Discovery of Penicillin
After Italian researcher Vincenzo Tiberio discovered a mold (penicillium) that displayed antibacterial properties in a drinking water well, many researchers were prompted to study the workings of these microbes. The name “antibiotic” was first given to drugs exhibiting antibiosis (meaning “against life”) by biochemist and microbiologist, Selman Waksman in 1942. However, it was Alexander Fleming in 1928 who made observations of fungus working against bacteria that led to the conclusion that the activity was due to an antibacterial compound, penicillin.
The era of antibacterial antibiotics was opened by a team of researchers led by Gerhard Domagk, who discovered the first sulfonomide, Prontosil, which was the first commercially available antibiotic. Ernst Chain and Howard Florey purified the first penicillin in 1942, which proved potent against a wide range of bacteria while maintaining a low toxicity in human cells. They later shared a Nobel Prize along with Alexander Fleming for the discovery and development of penicillin as a therapeutic drug .
Mechanism of Action
The first antibiotic discovered, penicillin, was introduced to clinics in time to save tens of thousands of lives from being lost due to infected battlefield wounds in World War II. But how does Penicillin actually work as antimicrobial agent?
Back in 1957, a scientist by the name of Joshua Lederberg showed that penicillin kills bacteria by inhibiting the synthesis of their cell walls. His experiments showed that bacteria ordinarily susceptible to penicillin could still be grown in its presence so long as a hypertonic medium was used. A cell’s normal molecular physiology dictates they will shrink, but the bacterial organisms Lederberg obtained, called protoplasts, were special because they lacked a cell wall, enabling them to hold form in their hypertonic environments. But, whenever any cells with damaged cell membranes are put into normal growth medium, most will typically die from lysis. From these results, Lederberg deduced that not only were these bacteria completely devoid of a cell wall, but that penicillin was somehow interfering with the bacteria’s ability to synthesize a cell wall.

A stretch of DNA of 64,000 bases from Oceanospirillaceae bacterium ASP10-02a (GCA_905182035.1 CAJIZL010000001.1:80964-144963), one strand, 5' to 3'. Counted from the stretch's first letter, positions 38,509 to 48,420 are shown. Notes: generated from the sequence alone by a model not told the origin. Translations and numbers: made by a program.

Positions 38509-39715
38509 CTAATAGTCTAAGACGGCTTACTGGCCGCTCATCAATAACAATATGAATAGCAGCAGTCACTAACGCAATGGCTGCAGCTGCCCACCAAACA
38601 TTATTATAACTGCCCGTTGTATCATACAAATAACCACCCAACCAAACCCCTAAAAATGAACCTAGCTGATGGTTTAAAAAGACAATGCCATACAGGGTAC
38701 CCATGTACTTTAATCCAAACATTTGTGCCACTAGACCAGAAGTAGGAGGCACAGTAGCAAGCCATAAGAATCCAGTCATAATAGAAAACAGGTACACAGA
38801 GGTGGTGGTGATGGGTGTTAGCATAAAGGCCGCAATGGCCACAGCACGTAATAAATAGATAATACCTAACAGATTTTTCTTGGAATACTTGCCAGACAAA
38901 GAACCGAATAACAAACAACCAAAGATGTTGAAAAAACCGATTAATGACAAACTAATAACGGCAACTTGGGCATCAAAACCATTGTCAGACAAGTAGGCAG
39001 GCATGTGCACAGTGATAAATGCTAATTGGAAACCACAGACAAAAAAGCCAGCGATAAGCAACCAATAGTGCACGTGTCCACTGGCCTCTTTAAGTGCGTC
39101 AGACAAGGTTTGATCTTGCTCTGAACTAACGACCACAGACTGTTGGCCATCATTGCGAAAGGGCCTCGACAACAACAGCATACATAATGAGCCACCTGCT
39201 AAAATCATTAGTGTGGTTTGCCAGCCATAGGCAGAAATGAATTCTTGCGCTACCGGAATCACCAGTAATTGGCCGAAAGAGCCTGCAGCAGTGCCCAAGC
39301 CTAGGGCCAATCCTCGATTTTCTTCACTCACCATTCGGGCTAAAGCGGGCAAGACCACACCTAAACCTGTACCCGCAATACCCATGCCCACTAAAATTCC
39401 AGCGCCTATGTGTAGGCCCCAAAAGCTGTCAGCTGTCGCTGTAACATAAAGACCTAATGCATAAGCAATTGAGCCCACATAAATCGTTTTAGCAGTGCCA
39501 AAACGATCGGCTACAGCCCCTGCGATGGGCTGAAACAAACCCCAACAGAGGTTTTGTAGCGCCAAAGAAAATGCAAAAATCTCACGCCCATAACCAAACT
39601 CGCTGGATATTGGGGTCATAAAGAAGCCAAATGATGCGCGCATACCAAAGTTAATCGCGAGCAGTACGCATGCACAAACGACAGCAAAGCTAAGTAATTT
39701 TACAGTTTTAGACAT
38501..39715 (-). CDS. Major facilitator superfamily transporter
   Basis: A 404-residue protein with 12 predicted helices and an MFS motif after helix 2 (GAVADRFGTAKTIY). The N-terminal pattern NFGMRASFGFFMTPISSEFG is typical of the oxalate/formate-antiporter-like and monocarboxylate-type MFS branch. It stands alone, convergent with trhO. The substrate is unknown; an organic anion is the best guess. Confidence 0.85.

The molecular proof didn’t come until 1965, when two biochemists named James Park and Jack Strominger each independantly issued a hypothesis. These jointly formed the first plausible scenario around Lederberg’s findings that penicillin is preventing the bacteria from cross-linking the amino acids between polysaccharides during cell wall synthesis. Later that same year, Park and Strominger both observed that bacteria do, in fact, have a unique way to build these cross-links with a mechanism different from ordinary translation.
Essentially, they discovered a new enzyme, glycopeptide transpeptidase, which catalyzes the cross-linking reaction in the cell wall of a protozoan. Penicillin inhibits this cross-linking transpeptidase with the Trojan horse strategy. Since penicillin resembles the amino acid D-Alanine used in wall construction, it freely enters through the bacteria’s cell wall where it is welcomed into the active site of the transpeptidase enzyme. When penicillin binds, it forms a strong covalent bond with the serine residue at the active site of the enzyme. When the reaction is complete, the transpeptidase enzyme is irreverisbly inhibited and cell-wall synthesis is shut down .